Ending conscription. New sentencing framework for illegal drugs. Small Claims Court. The PLP has several ideas to build a fairer Bermuda that works for all of our people.
The pursuit of and commitment to, freedom, justice and equality has been the hallmark of The Progressive Labour Party. Throughout our history, the PLP has fought for change and pushed our country forward. The PLP has always believed in steady progress for our people and change that moves us forward together. While much has been done, much remains to be done to expand fairness for all.
Your PLP Government has
• Introduced one man, one vote of equal value
• Introduced fairness and equality to our municipal elections by expanding voters rights
• Modernised the Legal Aid Scheme ensuring that lacking funds is no barrier to having legal representation
• Created the Witness protection Unit to protect vulnerable witnesses
• Enacted the Jurors Amendment Act to increase the numbers of potential jurors for trials
• Implemented PACE
The next PLP government will:
• End conscription, changing the policy that saw young men drafted into the Bermuda Regiment. This system will be replaced by a move towards a smaller, full time, paid, professional Regiment
• Introduce new sentencing frameworks to reclassify sanctions related to different types of drugs
• Implement a Judicial Complaints Authority
• Establish a Small Claims Court
• Enhance the Bermuda Police Service’s Victim Liaison Officer Programme
• Move to change laws that see Bermudians imprisoned for civil debt
Now more than ever, the governing of our country must be driven by a social conscience……. compassion for the most vulnerable of our people………. a vision that puts Bermudians first and a team of experienced, talented, energetic and hardworking public servants. Stand strong with us as the PLP stands strong for Bermudians
If you believe in social justice, equity and fairness for all our people, we encourage you to vote solidly PLP!
Wayne Perinchief helped bring about the lowest overall crime rate in five years. Cole Simons has done nothing. MP Simons has been in the house for years and hasn't proposed any ideas or solutions.
Last week, the Hon. Wayne Perinchief, Minister of National Security was announced as the Progressive Labour Party candidate for Smith's South. Supported by the Party Leader & Premier, the Hon. Paula A. Cox, JP, MP, and the Branch Chairman, Mr. Andre Place, Mr. Perinchief proudly spoke of his political career to date and of the PLP's achievements in government.
Mr. Perinchief has been a Member of Parliament since 1998, representing Pembroke West Central from 1998-2003 and then Pembroke Central since 2003. He has also served in Cabinet as the Minister of Community & Cultural Affairs. Prior to entering politics, Mr. Perinchief was a member of the Bermuda Police Service where he rose to the rank of Assistant Police Commissioner. He retired from the Bermuda Police Service in 1995 as the head of the Criminal Investigations Department.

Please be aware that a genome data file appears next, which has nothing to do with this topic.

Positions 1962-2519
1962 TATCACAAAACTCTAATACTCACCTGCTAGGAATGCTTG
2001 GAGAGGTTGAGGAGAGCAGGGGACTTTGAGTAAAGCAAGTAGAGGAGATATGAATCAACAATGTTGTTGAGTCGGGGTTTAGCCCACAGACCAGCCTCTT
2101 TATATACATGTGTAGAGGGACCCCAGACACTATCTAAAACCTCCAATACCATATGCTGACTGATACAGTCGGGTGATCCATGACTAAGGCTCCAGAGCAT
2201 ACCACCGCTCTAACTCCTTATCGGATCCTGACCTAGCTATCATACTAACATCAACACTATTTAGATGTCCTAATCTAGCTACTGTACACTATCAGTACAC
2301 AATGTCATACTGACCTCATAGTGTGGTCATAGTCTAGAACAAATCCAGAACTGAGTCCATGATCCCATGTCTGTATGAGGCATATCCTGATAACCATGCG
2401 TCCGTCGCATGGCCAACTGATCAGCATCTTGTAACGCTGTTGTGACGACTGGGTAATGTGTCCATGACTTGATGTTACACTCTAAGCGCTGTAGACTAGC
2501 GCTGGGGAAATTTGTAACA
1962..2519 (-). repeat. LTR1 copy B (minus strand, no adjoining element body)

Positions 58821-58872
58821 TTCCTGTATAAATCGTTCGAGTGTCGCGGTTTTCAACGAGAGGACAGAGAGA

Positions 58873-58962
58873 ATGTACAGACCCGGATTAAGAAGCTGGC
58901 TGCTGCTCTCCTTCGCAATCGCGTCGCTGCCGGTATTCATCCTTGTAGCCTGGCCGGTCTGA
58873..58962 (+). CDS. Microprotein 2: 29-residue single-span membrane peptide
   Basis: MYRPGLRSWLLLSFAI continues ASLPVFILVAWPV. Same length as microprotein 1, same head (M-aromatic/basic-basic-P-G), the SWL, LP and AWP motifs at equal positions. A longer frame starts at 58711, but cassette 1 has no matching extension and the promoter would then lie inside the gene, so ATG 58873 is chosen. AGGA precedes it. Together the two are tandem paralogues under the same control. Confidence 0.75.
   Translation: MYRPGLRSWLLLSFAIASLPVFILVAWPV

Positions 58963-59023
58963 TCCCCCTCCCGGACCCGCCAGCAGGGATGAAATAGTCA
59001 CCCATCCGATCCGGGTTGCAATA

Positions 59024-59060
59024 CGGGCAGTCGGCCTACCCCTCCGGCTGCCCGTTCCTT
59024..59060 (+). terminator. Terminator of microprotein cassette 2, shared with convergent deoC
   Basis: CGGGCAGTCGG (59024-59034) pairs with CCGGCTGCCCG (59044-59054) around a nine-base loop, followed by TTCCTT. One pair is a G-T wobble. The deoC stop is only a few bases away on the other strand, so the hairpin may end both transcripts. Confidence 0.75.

As the Minister of National Security, Mr. Perinchief has been effective in striking the gentle balance between standing strong for Bermudians and providing an enabling environment for guest workers. The Ministry of National Security has responsibility for Public Safety and also Immigration matters.
In the upcoming general election, Mr. Perinchief will be contesting Smith's South for the first time. Challenge is something that Mr. Perinchief does not take lightly as in 1998, he (along with running mate the Hon. Neletha Butterfield) turned Pembroke West Central from a UBP stronghold to a PLP stronghold and have held their seats ever since.
The Progressive Labour Party is pleased to announce Mr. Perinchief as the candidate for Constituency 8, Smith's South. We encourage the residents of Smith's South to recognize the achievements of Mr. Perinchief and the Progressive Labour Party team and to support Team PLP on Election Day.
Minister Perinchief replaces the formerly announced Ms. Linda Merritt as Ms. Merritt withdrew her candidacy for personal reasons.
On Monday, Minister Wayne Perinchief announced a new express lane for persons with nothing to declare. This will help to get Bermudians and visitors through the customs process faster.
The second initiative that is underway is the implementation of the "red/green" channel system for passage through Customs. The public will recall that this too was promised in February's Budget Statement. The aim is to provide arriving passengers with an option of using a "nothing to declare" line hastening their passage though the airport and emphasizing the obligation to properly declare goods. This procedure is in place all over the world and as a business and tourism destination anything that improves the visitor experience at the airport must be welcomed.
Plans for necessary renovations to the Customs Arrivals Hall and secondary inspection area are well advanced and we are working towards an operative date of 1st October this year.
Faster customs is just one way that the PLP is surely and steadily moving Bermuda forward.
Yesterday, Minister Wayne Perinchief highlighted a new piece of legislation set to be passed that increases sentences for gang members convicted of crimes.
Minister Wayne Perinchief: